How to Learn PC Repair at Home

PC repair deals with both the hardware and software of a computer.

Although you can gain a PC repair education from a traditional university, this takes a lot of time and money. An easier way to learn the trade is to teach yourself PC repair at home. With the skills you learn from trying it at home, you should be able to fix both software and hardware problems on nearly any computer. PC repair skills will open your career options and make you more useful to friends and family.

Take classes from an online university. Penn Foster Career School offers an at-home PC Maintenance and Repair program that teaches you about hardware, software, networking and troubleshooting. Also try classes from CBT Direct or Delmar Learning.

Purchase a few older PCs that you can use to study on. Open up the case while the power is unplugged so you can have a look at the innards of the computer. This is a better idea than testing out PC repair concepts on your main computer as you may end up making a wrong move and damaging the computer beyond easy repair.

Read books about PC repair. There are books at varying difficulty levels so you can gain a complete education. Visit a library or a bookstore to browse their selection of PC repair books. "A+ Guide to PC Hardware Maintenance and Repair" by Michael Graves is a good book for dealing with PC hardware repair and can prepare you for A+ certification.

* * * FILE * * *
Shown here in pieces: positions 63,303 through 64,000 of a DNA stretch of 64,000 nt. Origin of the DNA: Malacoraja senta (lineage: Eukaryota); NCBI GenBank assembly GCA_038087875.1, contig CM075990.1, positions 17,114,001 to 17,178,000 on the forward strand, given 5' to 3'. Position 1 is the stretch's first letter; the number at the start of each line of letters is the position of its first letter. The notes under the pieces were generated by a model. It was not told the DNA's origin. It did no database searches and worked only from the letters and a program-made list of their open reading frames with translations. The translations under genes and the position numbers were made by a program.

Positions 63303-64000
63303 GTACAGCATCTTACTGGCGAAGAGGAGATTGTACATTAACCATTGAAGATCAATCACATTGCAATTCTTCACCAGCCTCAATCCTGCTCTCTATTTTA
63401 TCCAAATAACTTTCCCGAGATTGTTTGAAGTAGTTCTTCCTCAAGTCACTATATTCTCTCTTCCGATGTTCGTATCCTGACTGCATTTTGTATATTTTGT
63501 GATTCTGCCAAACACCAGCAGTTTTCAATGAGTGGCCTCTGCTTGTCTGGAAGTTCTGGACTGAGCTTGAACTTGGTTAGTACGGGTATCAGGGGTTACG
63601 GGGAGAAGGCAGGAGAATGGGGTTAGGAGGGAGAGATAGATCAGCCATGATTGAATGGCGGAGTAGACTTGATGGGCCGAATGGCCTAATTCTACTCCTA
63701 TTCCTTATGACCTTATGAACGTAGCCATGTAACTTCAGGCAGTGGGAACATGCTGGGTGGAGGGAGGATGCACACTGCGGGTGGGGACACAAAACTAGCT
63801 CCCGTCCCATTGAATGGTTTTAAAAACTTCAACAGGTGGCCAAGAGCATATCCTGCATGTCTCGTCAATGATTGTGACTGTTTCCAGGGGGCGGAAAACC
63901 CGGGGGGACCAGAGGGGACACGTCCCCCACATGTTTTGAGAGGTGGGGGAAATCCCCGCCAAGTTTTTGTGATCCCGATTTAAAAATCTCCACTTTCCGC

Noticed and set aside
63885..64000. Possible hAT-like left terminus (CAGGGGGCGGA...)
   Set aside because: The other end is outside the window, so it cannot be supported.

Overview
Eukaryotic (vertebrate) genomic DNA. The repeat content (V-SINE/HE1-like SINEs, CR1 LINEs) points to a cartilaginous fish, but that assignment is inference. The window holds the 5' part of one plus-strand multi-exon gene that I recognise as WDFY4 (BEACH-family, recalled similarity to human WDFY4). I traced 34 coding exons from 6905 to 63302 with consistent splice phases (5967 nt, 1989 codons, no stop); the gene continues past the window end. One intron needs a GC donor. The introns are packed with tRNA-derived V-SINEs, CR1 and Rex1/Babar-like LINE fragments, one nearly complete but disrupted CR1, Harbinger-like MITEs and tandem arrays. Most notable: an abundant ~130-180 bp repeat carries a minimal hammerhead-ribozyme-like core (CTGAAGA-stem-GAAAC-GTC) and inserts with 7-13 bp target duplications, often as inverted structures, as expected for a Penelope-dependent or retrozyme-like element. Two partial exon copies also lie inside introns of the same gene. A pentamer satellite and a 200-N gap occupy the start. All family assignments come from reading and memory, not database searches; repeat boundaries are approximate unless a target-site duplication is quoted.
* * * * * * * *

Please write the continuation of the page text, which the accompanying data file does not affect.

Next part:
Subscribe to computer magazines such as PCWorld and PCMag. Not only will you learn PC repair techniques, but you will also learn about new updates in technology throughout the computer industry. Since computer technology improves drastically every year, it's important to stay up-to-date.

Watch videos about PC repair on the internet. Video Jug has an entire section of how-to videos devoted to computers. Learn about hardware, software and more. YouTube has many PC repair tutorial videos as well. Watch these videos when ever you're stuck on a problem or you want to learn a new technique.

Trisha Bartle began her writing career in 2007, with work appearing in publications such as "Adventures for the Average Woman" and DexKnows Weddings. She has also been a professional wedding photographer since 2001. Bartle holds an Associate of Applied Science in programming and game development.